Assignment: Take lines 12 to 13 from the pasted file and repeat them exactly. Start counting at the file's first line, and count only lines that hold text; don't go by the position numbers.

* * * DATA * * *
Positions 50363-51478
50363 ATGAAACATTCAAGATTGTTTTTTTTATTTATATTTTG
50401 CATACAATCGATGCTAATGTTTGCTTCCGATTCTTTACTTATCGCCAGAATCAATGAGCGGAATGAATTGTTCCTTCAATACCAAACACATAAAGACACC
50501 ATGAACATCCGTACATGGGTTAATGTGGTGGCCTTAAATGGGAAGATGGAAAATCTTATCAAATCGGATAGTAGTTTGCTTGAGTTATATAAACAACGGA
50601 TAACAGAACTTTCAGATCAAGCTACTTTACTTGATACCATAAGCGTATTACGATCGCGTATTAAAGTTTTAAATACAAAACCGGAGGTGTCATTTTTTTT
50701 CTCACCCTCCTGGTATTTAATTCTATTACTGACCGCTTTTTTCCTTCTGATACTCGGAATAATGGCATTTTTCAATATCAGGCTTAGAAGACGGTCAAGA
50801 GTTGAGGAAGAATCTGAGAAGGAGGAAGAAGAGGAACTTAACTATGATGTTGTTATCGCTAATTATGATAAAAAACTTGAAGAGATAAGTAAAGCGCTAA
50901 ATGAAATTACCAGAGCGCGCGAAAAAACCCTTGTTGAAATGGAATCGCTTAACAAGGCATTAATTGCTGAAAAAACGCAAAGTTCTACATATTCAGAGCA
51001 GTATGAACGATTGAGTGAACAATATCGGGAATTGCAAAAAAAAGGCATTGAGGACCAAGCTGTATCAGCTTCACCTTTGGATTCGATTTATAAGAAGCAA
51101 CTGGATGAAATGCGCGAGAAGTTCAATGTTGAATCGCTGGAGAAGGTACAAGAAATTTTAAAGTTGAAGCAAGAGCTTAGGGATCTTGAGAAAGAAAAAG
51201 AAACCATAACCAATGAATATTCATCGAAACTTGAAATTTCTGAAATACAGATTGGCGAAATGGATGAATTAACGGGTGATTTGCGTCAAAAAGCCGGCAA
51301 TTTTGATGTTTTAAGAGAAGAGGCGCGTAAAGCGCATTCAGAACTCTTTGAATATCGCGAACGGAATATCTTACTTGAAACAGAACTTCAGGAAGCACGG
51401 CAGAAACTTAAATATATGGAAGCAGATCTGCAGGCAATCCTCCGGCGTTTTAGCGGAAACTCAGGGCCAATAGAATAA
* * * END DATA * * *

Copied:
51301 TTTTGATGTTTTAAGAGAAGAGGCGCGTAAAGCGCATTCAGAACTCTTTGAATATCGCGAACGGAATATCTTACTTGAAACAGAACTTCAGGAAGCACGG
51401 CAGAAACTTAAATATATGGAAGCAGATCTGCAGGCAATCCTCCGGCGTTTTAGCGGAAACTCAGGGCCAATAGAATAA